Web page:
The BBC recently reported good news for the typically strained environmental relations between the U.S. and China. Although the two countries are among the world’s top polluters, and although each seems to expect concessions the other isn’t willing to give (in terms of greenhouse gas legislation), a U.S. energy firm and China recently signed a huge solar power deal. Could the deal signal the turning over of a new leaf in the countries’ approaches to climate change?
U.S. energy group First Solar signed a preliminary deal (a memorandum of understanding with the Chinese government) by which First Solar would build the world’s biggest solar plant (two gigawatts) in Inner Mongolia’s Ordos City. The project would operate under a feed-in tariff, which would ensure the price (for the long term) of solar power produced by the plant. If the deal is approved, construction will begin in June 2010. The project’s expected completion date is 2019.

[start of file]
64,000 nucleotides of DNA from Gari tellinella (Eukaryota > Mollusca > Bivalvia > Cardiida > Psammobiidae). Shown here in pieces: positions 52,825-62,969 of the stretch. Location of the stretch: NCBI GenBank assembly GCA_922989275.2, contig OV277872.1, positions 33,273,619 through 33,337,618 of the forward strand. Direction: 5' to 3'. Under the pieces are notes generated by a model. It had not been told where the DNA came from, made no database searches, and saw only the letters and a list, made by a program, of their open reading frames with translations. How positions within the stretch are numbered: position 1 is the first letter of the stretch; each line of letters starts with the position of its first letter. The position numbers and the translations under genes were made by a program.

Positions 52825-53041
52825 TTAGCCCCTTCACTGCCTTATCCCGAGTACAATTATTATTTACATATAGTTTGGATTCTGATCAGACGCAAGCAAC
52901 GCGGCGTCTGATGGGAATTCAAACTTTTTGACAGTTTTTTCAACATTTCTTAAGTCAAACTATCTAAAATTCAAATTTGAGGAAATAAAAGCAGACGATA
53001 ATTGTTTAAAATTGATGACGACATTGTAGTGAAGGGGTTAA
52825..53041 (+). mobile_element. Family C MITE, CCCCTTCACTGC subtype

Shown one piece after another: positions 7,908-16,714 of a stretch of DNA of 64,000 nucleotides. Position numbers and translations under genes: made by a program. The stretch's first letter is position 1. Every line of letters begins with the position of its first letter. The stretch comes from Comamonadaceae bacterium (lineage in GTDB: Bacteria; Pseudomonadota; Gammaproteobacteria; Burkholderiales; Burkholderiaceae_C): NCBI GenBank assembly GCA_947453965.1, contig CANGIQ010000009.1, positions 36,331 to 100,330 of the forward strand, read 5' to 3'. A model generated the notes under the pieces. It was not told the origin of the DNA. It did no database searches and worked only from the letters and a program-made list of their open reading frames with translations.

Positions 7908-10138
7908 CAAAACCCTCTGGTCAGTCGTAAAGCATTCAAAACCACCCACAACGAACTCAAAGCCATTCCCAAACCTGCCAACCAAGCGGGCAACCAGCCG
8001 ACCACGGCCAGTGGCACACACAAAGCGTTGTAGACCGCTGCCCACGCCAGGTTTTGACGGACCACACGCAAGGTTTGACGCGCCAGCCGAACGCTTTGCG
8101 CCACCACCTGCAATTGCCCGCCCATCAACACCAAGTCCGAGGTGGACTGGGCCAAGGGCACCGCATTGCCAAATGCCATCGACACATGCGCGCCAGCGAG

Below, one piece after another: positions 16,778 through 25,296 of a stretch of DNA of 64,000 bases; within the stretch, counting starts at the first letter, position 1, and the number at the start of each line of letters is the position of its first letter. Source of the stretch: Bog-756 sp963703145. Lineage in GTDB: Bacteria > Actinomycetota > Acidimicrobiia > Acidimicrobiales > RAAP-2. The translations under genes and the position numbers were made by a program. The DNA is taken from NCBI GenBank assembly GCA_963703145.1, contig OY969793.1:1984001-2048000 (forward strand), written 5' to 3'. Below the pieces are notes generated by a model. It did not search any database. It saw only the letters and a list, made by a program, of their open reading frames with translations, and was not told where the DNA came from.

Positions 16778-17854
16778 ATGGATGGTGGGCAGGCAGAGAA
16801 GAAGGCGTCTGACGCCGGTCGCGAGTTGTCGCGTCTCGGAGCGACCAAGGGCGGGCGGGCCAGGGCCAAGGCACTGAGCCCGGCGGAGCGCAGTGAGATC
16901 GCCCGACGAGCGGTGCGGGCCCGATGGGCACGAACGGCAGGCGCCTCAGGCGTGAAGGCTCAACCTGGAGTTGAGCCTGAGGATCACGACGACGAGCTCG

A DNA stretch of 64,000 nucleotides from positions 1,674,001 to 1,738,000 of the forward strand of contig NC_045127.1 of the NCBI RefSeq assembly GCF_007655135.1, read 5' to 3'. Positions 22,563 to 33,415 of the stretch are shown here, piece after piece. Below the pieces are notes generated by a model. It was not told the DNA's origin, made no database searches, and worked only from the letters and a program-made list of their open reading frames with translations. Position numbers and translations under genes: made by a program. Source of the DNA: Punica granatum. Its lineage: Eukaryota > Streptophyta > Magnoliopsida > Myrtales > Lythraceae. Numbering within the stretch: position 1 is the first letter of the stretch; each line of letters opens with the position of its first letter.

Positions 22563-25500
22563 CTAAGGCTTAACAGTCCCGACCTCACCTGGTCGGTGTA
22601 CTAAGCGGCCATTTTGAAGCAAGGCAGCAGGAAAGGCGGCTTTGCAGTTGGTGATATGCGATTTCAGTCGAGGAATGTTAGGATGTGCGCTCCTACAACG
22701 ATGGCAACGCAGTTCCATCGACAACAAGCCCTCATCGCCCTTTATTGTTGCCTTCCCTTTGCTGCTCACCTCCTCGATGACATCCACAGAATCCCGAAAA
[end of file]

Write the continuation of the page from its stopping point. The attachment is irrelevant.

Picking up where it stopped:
The plant could power up to three million Chinese homes.
The project is in line with one of China’s greater environmental goals: meeting ambitious renewable energy targets by expanding renewable energy usage. For Ordos, the deal could signal to Chinese investors that they may invest confidently in solar technology. For First Solar, the project sets a precedent for the mass-scale deployment of solar power worldwide.
What do you think: is the First Solar deal significant in a bigger-picture analysis of U.S.-China relations regarding climate change, or is it just an isolated incident?